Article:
Older shoppers are getting new respect from merchants

Senior baby boomers have cash and willingness to spend it, retailers find

April 28, 2002|By Susan Chandler | Susan Chandler,SPECIAL TO THE SUN

In the 15 years since he retired from Sears, Roebuck and Co., Melvin Schultz has developed a whole new respect for his wife, Reta.

"I am married to the world's greatest shopper," bragged the 74-year-old Northbrook, Ill., resident. "When I ask her, `Where have you been?' she will tick off four or five shopping centers in a couple of days."

The Schultzes are regulars at Wal-Mart and Kohl's, sometimes visiting more than one Kohl's store in a week, all in search of the best deals.

Mostly overlooked or taken for granted, older shoppers are getting new respect from the nation's merchants. Their ranks are growing and will continue to expand for the next 20 years as baby boomers give up the daily grind. Moreover, retired shoppers have the money to spend and the time to do it.

Compared with teen-agers and the twentysomething customers that many retailers crave, individual consumers ages 65 to 74 have an average income of $24,090, according to the 2000 U.S. Census. That's almost double the $12,169 income that consumers 15 to 24 can play with.

Wal-Mart Stores Inc. has long realized the potential of older shoppers. The nation's largest retailer regularly features senior citizens in its TV advertising and actively recruits them as employees, especially as trademark "greeters" positioned at the door.

Now, with the economy in the doldrums, more stores are trying harder to attract and hang on to older shoppers.

Coldwater Creek Inc. is one of the converts. The catalog retailer from Sandpoint, Idaho, has made a name for itself since 1984 with colorful clothing that features flowing lines. Its core customers are professional women 35 to 55, but in recent years that range has widened to include women 60 and older.

"We are welcoming them. These are folks who have grown up with our brand," said David Gunter, spokesman for Coldwater Creek, which has opened more than 30 stores during the past three years. "While we understand the perceived threat to some retailers, that hasn't been the case for us. We see it as icing on the cake."

To accommodate its older customers, Coldwater Creek has increased its offerings of casual weekend wear. It also doesn't use models in its catalogues.

"Customers don't have to get past that perfect 20-year-old specimen and say, `I'll never look like that,'" Gunter said.

Retailers are placing themselves in peril if they continue to fall back on stereotypes of older shoppers that no longer apply, warns Sid Doolittle, veteran retail consultant with Chicago's McMillan/Doolittle.

For instance, retailers used to believe that seniors didn't buy new clothes, didn't redecorate their homes and, in general, were miserly spenders.

Some are, but the newest crop of older shoppers is better educated, more traveled and in better physical shape than their predecessors.

Most of them want to stay current with fashion. Many are moving to new homes or acquiring second homes, making them prime targets for home furnishings and accessories retailers. Hobby and craft stores can cash in, too, because many seniors avidly pursue hobbies with their newly discovered spare time.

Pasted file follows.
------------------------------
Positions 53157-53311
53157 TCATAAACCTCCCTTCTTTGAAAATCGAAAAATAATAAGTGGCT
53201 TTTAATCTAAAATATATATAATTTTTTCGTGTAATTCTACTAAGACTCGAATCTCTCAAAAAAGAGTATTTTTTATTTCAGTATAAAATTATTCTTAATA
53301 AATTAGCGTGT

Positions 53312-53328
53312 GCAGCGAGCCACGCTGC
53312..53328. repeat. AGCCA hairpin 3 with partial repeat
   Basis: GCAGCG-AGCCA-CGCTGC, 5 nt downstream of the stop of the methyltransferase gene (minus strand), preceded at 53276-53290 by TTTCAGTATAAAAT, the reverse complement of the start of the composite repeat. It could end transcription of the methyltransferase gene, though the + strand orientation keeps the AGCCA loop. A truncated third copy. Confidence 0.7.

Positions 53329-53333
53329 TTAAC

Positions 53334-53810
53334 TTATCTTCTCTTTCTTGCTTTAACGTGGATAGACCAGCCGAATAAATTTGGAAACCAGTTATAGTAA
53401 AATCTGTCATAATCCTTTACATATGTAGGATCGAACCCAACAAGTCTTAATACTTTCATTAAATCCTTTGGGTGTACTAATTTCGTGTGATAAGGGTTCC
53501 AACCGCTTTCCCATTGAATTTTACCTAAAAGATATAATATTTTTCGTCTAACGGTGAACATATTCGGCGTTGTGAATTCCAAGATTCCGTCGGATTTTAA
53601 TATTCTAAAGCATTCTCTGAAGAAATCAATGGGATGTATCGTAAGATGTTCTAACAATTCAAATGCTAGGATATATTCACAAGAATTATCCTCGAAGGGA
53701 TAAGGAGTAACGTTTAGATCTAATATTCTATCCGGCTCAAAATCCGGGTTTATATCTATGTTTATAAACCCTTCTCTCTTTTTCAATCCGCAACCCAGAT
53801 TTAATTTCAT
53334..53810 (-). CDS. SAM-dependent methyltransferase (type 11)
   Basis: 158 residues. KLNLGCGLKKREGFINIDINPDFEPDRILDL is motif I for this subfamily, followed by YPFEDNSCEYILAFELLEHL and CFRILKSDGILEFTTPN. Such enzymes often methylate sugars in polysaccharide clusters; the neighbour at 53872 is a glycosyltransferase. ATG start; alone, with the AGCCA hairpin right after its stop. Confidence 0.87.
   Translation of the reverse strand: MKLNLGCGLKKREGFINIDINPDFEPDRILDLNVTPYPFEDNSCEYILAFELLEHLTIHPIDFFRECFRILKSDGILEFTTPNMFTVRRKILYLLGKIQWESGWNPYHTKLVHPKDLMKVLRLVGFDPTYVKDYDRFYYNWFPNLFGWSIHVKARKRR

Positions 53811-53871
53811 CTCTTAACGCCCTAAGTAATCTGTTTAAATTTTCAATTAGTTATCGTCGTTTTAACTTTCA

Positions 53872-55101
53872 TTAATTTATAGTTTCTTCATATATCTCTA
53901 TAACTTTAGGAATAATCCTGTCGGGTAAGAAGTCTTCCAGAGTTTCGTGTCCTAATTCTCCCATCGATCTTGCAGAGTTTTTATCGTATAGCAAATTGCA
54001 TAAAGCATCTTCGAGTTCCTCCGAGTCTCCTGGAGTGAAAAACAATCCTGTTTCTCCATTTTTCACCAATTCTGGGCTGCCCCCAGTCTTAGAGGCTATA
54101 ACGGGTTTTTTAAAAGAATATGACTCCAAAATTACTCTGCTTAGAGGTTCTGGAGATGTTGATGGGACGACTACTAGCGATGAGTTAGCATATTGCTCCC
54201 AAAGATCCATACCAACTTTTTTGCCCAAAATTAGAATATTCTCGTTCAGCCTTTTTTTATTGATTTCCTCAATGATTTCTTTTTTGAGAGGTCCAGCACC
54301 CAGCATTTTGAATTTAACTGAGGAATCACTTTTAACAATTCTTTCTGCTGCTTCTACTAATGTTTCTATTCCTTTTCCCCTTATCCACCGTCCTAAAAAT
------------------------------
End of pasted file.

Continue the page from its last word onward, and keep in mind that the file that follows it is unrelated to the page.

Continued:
Older shoppers aren't just buying for themselves, either.

"Seniors buy a lot of goods for other people, including their children and grandchildren," noted Cynthia Cohen, president of Strategic Mindshare, a Florida-based retail consulting firm.

And their interest in not looking their age makes them avid consumers of high-end beauty products that promise to erase wrinkles and defy gravity. They not only look younger, "they think younger," Doolittle said.

So reaching out to aging shoppers doesn't mean scattering rocking chairs around stores, retail consultants say.

However, value is an important draw as older shoppers have the time to seek the best deals. Some stores such as Kohl's are capitalizing on that appeal by offering additional discounts for seniors on certain days of the month.

As important as having the right products at good prices, it is key for stores to send subtle environmental signals that seniors are appreciated, said Candace Corlett, principal with New York's WSL Strategic Retailing, who specializes in helping retailers capture the 50 to 65 market.

That can be accomplished, in part, by playing mellow, eclectic music and by devoting prominent display space to clothes older shoppers can wear and products they can use.

Retailers that Corlett believes are doing a good job include Restoration Hardware, the retro home furnishings store; Talbots, the classic women's apparel retailer; and Williams-Sonoma, the high-end kitchen accessories emporium.

Department store chains should be on the list because their core shoppers are older, she adds, but few are, because department stores are chasing younger shoppers.

The exceptions are Neiman Marcus, the high-end store that has always catered to the nation's elite, and Nordstrom, which emphasizes excellent customer service.

Even Nordstrom slipped a few years ago, Corlett notes, making its fashions tighter and sexier. But the Seattle-based chain realized its mistake and has tried to do a better job of separating its youth-oriented fashions from its classic items.

Indeed, consistency is crucial in keeping the loyalty of older shoppers, said Christie Nordhielm, assistant professor of marketing at Northwestern University's Kellogg School of Management.

Offering the same level of service every time a customer drops in and having longtime sales associates on the floor is a big draw because older shoppers grew up at a time when service levels were higher.

Susan Chandler is a reporter for the Chicago Tribune.

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